The cities of Sparta and Athens in Ancient Greece were geographically close to each other but had different cultures, values, and lifestyles. These differences made the two cities to be bitter rivals in their setting. The culture and way of governance of these two cities were diverse, which led to a bitter rivalry that existed between them. Sparta originated from the four villages in the Southwestern side of Peloponnesus, that came together and formed one polis. On the other hand, Athens formed a unified polis on the peninsula of Attica. It encouraged the Lonians to go to Attica, which led to a peaceful settlement after they had successfully conjured them. These two cities were known to be strong in their time and influenced the growth of Ancient Greece. The two cities had many differences and similarities that kept their rivalry a bay.
Athens was well-known as a focal point of intelligence and learning. The individuals of Athens were keen on music, scholarly interests, and arts. On the other hand, Sparta was renowned for its military superiority. Spartans were known to be patriotic to their city and could do anything to defend the city, unlike the Athenians. Sparta focused more on discipline and training as it believed through that, it would form a stronger state. Athens was peaceful and believed in democracy and allowed women to be open to culture. The democratic government adopted by Athens comprised of an assembly, a council of 500 men, and a jury. The government was for the people, and representation was done by voting as a democratic process. On the other hand, the city of Sparta adopted the aristocratic form of government. The people from the upper class were responsible for the day-to-day activities of the government. It comprised of a council of elders, five ephors, and an assembly.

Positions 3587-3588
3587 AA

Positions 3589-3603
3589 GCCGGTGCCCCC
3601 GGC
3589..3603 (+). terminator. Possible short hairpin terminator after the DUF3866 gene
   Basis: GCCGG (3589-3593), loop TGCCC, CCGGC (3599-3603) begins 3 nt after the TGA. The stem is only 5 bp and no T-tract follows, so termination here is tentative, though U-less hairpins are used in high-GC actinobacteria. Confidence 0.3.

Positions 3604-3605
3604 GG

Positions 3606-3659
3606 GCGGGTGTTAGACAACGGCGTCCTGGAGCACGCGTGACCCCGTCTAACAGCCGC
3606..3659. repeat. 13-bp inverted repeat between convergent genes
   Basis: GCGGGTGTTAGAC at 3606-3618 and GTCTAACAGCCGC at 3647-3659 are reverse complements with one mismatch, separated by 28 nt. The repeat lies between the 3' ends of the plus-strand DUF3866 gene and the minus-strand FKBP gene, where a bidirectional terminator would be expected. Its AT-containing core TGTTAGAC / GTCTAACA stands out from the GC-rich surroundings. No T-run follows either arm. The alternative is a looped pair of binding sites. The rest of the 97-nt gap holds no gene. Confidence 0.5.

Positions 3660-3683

The Athenian men were educated by their mothers from their tender age. At the age of seven, they joined day schools where they could learn public speaking, drama, writing, and reading. After day school, the joined a high school for further studies. They then joined the military school at the age of 18. The Spartan men were nurtured to be strong from the tender age. They were taken away from their parents at a tender age and enrolled in military school. In military schools, they were taught survival and fighting techniques. At the age of 20, they finally became soldiers and then they could be allowed to live with others in the society as equals. The women from Athens were educated as their men. They were not allowed to own property as they were considered not to be the citizens in Athens. The received the same education as the men did. Most of their jobs were to manage a homestead. The Spartan women were not educated as they were considered useless in society. They were only involved in physical education, where they were roughened up to be strong. They had more freedom than Athenian women.
Citizens from both cities were both great thinkers and had great minds that aimed at success. They both participated in worshipping their gods as they believed in the supernatural powers that dictated their day-to-day lives. They both loved music, literature, politics, drama, beauty, and sports. Both had strong military that protected its citizens from the enemy. They also participated in farming and trading activities that provided them with food and other materials they wanted for their survival. Both cities had different types of governance, which dictated the affairs of their people. Such governments included monarchy, democracy, and aristocracy.
Conclusively, the competing city-conditions of Sparta and Athens were exclusively extraordinary and healthy. The two of them figured out how to wind up overwhelming forces in Ancient Greece. Athens turned into a democratic government under Solon in 594 B.C. Solon altered the harsh laws of a previous ruler, which weakened the rivalry that existed between Athens and the Spartans. Even though bitter rivalry existed between them, they considered living in harmony with one another and embracing each other. Civilization changed the lives of the Spartan people hence making it easier to associate with Athens. The differences and similarities that existed between these two cities facilitated economic growth as they competed to outsmart each other.
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Sparta & Athens: Geographically Close, Culturally Different, Bitterly Rival - Essay Sample. (2023, Feb 23). Retrieved from https://proessays.net/essays/sparta-athens-geographically-close-culturally-different-bitterly-rival-essay-sample
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